Addressing structural challenges in development: The Oxfam case study

At the Trialogue Business in Society Conference 2019, Oxfam South Africa’s (OZA) Louisa Zondo addressed how the organisation has dealt with the sexual atrocities that their British affiliate, Oxfam Great Britain (OGB), was involved in in Haiti at the wake of the earthquake that ravaged that country in 2010. OZA’s vision as described by Zondo is “one where people are self-organising, creating a just, democratic and sustainable world, where power and resources are shared, everyone lives in dignity and inequality and poverty are no more.”

“What then happens when an organisation with such a noble vision of the world, and which amasses huge amounts of resources from across the globe to carry this vision out, falls into crisis?,” she asked, speaking specifically to the theme of managing risks and reputation in development. Zondo said that organisations that are set up to rescue the most vulnerable often operate with a level of impunity in situations where those they serve are willing to exchange their dignity for scraps of provisions and are dealing with devastation. While the Haitian situation was referred to as acts of prostitution and child prostitution, Zondo believes that “this characterisation misses the context of gross betrayal of trust, abuse of power and influence which is exercised with great impunity.”

In response to the scandal, OGB at the time conducted disciplinary hearings and re-evaluated its safeguarding policies. However, in 2017 the accusations resurfaced and the organisation along with its global affiliates experienced a deep crisis when the reports were published. The reports also revealed violations in other countries; Chad being one of them and under the same Oxfam country director involved in Haiti. There were also whispers about the internal culture in the organisation regarding sexual misconduct coming to the surface. “So bad was the crisis that about seven donors to OGB withdrew their support. The organisation was facing a £34 million withdrawal of funding, Oxfam was experiencing [operational] cuts of £16 million to reduce their expenses,” explained Zondo.

A transformational journey to address power dynamics

The organisation did not hide behind a PR campaign, according to Zondo. “This time there was no pretending that the good done in the world should be seen ahead of the true colours of the crisis the organisation was causing in people’s lives. In response, a system-wide transformational journey began,” said Zondo. Oxfam aimed to create a safeguarding culture and architecture that went beyond dealing with sexual misconduct and harassment, but one that responded with standards for prevention and response, which went “to the depth of understanding and addressing the skewed power dynamics that cause these pathologies.” Zondo emphasised that OZA applied a feminist lens to lead the global wide transformational effort.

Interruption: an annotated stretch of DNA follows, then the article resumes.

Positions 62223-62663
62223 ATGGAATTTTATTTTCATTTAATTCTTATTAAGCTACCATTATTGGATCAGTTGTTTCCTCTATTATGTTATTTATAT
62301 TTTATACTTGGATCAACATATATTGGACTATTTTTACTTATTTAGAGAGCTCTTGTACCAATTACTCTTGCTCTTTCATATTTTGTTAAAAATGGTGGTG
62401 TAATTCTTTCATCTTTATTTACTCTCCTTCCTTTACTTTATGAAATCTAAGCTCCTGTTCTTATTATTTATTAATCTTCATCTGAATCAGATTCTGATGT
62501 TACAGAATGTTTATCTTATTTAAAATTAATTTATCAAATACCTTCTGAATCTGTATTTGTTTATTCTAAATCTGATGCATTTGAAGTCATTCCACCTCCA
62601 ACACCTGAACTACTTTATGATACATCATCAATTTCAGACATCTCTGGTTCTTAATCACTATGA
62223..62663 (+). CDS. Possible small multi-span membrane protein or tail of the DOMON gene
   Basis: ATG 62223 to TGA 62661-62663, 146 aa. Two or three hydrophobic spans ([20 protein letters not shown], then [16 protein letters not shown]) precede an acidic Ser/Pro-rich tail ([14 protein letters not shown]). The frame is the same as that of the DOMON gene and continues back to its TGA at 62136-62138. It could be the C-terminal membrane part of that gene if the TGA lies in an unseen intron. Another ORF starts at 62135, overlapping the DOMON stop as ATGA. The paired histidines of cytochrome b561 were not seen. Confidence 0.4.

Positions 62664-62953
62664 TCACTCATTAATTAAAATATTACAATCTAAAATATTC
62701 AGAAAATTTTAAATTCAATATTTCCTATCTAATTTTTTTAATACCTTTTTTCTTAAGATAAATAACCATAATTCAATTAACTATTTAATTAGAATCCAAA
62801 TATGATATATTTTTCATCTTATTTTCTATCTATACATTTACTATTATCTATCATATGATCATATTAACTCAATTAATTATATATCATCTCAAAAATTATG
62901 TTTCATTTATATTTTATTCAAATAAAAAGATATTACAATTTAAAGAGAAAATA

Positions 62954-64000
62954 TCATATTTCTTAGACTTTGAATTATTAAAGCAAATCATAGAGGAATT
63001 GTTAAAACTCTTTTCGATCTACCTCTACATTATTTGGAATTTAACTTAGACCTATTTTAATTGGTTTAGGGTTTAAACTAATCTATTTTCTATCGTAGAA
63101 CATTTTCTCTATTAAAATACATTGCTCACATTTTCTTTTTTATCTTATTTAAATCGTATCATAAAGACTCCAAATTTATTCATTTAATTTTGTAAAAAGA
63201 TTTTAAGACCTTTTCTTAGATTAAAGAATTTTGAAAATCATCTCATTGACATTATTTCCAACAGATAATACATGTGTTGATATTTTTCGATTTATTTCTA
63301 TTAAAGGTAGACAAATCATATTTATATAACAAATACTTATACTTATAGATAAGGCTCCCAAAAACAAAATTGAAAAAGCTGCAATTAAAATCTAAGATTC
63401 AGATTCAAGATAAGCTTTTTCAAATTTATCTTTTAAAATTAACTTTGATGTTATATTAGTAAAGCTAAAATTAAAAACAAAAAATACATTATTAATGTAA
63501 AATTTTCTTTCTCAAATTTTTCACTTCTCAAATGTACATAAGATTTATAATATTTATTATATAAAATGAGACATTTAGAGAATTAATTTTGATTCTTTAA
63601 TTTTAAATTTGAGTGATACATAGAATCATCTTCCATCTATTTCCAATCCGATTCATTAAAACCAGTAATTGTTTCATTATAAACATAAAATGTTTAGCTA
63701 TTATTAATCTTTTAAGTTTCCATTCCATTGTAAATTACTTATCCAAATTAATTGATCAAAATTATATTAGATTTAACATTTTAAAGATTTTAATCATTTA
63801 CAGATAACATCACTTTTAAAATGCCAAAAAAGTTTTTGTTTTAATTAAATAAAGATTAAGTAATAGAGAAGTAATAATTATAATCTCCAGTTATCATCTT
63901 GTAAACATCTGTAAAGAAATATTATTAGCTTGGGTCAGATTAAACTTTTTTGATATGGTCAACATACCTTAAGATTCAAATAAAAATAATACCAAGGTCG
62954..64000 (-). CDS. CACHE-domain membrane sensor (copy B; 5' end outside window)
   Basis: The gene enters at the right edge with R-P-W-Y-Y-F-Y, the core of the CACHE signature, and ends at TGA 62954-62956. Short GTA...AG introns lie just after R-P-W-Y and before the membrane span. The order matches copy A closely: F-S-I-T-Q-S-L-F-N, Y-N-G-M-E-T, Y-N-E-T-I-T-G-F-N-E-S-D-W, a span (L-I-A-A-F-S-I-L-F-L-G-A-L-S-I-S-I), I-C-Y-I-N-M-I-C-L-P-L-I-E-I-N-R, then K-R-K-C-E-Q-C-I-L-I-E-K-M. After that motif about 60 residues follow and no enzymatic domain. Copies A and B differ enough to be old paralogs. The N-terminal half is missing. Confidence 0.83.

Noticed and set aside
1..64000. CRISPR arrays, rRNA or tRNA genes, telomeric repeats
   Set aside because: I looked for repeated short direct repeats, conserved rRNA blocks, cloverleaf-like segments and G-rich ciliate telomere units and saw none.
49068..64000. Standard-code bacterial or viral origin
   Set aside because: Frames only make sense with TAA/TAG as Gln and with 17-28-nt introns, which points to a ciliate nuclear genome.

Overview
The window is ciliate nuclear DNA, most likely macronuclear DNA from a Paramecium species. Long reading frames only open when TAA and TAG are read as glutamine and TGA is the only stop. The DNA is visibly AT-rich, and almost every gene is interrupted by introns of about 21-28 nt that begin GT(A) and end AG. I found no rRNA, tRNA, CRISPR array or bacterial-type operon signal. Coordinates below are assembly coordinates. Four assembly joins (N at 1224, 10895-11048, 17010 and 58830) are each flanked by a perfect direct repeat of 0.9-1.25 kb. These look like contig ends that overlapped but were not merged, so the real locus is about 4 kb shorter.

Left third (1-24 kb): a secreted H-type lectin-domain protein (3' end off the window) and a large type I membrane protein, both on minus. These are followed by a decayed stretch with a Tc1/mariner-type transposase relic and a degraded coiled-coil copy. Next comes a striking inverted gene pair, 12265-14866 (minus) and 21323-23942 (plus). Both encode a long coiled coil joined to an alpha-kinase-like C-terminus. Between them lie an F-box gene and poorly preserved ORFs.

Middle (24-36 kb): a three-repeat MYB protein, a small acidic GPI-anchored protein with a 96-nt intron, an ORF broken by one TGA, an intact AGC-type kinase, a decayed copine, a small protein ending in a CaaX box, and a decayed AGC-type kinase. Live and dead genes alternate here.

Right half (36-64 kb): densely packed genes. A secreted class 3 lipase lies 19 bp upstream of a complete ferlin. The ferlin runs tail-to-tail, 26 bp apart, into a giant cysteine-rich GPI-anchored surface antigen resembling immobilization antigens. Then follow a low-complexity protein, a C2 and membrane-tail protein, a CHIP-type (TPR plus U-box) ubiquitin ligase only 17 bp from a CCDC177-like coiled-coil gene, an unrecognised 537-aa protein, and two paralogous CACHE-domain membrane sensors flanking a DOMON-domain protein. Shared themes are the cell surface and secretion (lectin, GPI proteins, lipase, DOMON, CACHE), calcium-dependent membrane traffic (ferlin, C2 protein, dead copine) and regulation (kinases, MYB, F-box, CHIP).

The outcomes and lessons of the journey, according to Zondo, were tiered. There was a shift and realisation that self-examination was the starting point. An independent commission was appointed to examine sexual misconduct, accountability and a change in culture. The commission’s mission was to investigate the extent to which the problem was pervasive and to recommend processes of change. The crisis was a development sector wide wake-up call. “It served as a catalyst for our own transformation, and that of the sector, because everyone knows that these things are not once-off, sporadic incidents that happens to a poor Oxfam – they are systemic and widespread,” said Zondo.

“Oxfam is now on a journey to be an organisation with a soul. Aspects of this include targeted safeguarding for all staff in all countries where Oxfam is involved in running programmes. The appointment of additional gender advisors and human resources, humanitarian aid workers and a training programme for all staff are also features. Lastly, there are guidance and support for safer recruitment processes. This is to ensure that Oxfam values are lived out through the entire recruitment process.” added Zondo.

Partnership model strengthens safeguarding processes

The organisation has embraced a partnership model and an assessment tool which supports partners to assess and improve their own safeguarding processes and practices. Policies and practices were strengthened to include standard operating procedures for reporting misconduct internally and to law enforcement and donors. Procedures were also put in place to prevent sexual exploitation and to firm up child protection.

“Oxfam South Africa does not only look at the volatility and ambiguity but recognises that there is a collective hostility in the world, which is primarily towards women and children,” underscored Zondo. This recognition was why the organisation chose a feminist lens to view the crisis, as well as to consider the untransformed systems, including economic injustice, in which it manages to thrive in South Africa and the world. “As we do this work, we realise that systems, policies and mechanisms are not the panacea to enabling our organisations to live up to their visions. What we do need is the creation of the ethical culture and to consistently focus on the environment that supports the development of alignment to what gives effect to that vision. That cannot be done without focusing on people and taking them on an internal journey of transformation – for those coming in to do the work to come into an organisation to bring their transformed selves and be effective.” That is why, Zondo says, OZA focuses on enhancing the self-organising power of people through a collaborative process.

IMAGE: Louisa Zondo, Oxfam South Africa

Article written by Khumo Ntoane

Photo taken by Cobus Oosthuizen

2019-05-21T17:15:43+00:00 May 10th, 2019|Business in Society 2019, Uncategorised|